With all the other news going on Thursday, it was hard to get this little piece of information out, but it is relevant nonetheless.
Yesterday, Motorola, NEC, NTT DoCoMo, Panasonic, Samsung and Vodafone announced that they are establishing a global foundation focused developing a Linux-based software platform for mobile devices.
The aim of the group is to create a platform that has lower development costs, increased flexibility, and an ecosystem of developers. The founding companies want to develop the platform based on the contributions from all interested parties.
The new platform will be used to compete against other operating systems for the mobile phone that can support high-end applications such as video, Web browsing and games. The two top operating systems are Symbian, which is built by a London-based company and used by Nokia, the largest handset manufacturer in the world, and Windows Mobile, built by Microsoft.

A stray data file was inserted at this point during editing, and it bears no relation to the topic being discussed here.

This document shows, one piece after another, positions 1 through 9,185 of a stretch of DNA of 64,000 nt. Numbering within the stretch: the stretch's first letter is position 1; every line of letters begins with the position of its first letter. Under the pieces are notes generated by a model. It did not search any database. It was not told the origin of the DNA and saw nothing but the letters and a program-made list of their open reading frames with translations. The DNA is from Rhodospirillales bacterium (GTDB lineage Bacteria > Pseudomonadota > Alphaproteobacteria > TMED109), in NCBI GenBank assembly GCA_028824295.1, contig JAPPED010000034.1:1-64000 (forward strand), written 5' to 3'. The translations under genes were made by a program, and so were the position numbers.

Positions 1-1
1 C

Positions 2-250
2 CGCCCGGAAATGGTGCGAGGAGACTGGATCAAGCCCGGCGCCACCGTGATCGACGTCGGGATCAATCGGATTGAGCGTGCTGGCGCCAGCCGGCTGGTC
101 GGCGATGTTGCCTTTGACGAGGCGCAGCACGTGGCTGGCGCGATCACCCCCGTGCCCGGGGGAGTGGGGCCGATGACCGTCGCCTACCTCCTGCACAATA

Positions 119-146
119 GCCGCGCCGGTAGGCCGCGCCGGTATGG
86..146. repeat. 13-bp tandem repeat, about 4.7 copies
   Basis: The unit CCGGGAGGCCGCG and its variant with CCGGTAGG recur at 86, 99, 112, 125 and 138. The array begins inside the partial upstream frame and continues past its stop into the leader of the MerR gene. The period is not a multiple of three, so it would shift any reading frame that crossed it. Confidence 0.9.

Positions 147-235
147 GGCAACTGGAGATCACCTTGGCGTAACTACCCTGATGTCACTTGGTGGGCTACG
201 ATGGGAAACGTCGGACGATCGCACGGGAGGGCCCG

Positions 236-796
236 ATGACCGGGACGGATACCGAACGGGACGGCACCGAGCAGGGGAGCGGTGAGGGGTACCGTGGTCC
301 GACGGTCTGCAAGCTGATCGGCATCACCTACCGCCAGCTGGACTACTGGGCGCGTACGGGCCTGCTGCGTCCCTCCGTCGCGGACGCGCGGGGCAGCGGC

David Wood, Symbian's executive vice president of research, said he didn't consider the initiative a threat. Currently, so-called smartphones which use the higher-end operating systems, make up a very small portion of the overall handset market.
By another operating system entering the fold, it could increase opportunities for all the big players.
"If I follow the spirit of cooperation-before-competing concept, which Symbian follows, Linux may tilt the balance away from simplier feature phones to more advanced phones that can do more. These phones are going to grow the pie larger to stimulate the market for more advanced phones," Wood said.